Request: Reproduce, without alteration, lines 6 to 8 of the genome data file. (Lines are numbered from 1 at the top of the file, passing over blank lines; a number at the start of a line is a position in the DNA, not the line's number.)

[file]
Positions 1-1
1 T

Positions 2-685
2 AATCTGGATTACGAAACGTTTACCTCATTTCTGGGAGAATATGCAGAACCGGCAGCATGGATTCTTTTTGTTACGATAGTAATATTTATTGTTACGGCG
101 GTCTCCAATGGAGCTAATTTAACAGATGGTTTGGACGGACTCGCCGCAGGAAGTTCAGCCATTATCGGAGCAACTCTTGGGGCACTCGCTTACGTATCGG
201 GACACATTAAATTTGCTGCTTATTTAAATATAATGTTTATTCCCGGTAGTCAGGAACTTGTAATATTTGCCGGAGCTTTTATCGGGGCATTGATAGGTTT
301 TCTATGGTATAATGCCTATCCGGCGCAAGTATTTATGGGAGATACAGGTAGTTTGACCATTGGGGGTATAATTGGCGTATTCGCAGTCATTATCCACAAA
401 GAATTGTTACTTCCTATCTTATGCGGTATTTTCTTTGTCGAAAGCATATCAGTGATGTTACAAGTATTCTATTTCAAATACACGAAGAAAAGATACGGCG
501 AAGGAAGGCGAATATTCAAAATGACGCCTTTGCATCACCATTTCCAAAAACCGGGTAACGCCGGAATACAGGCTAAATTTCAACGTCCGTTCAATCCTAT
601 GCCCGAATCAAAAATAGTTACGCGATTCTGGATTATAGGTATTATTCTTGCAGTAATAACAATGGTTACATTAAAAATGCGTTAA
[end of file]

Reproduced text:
201 GACACATTAAATTTGCTGCTTATTTAAATATAATGTTTATTCCCGGTAGTCAGGAACTTGTAATATTTGCCGGAGCTTTTATCGGGGCATTGATAGGTTT
301 TCTATGGTATAATGCCTATCCGGCGCAAGTATTTATGGGAGATACAGGTAGTTTGACCATTGGGGGTATAATTGGCGTATTCGCAGTCATTATCCACAAA
401 GAATTGTTACTTCCTATCTTATGCGGTATTTTCTTTGTCGAAAGCATATCAGTGATGTTACAAGTATTCTATTTCAAATACACGAAGAAAAGATACGGCG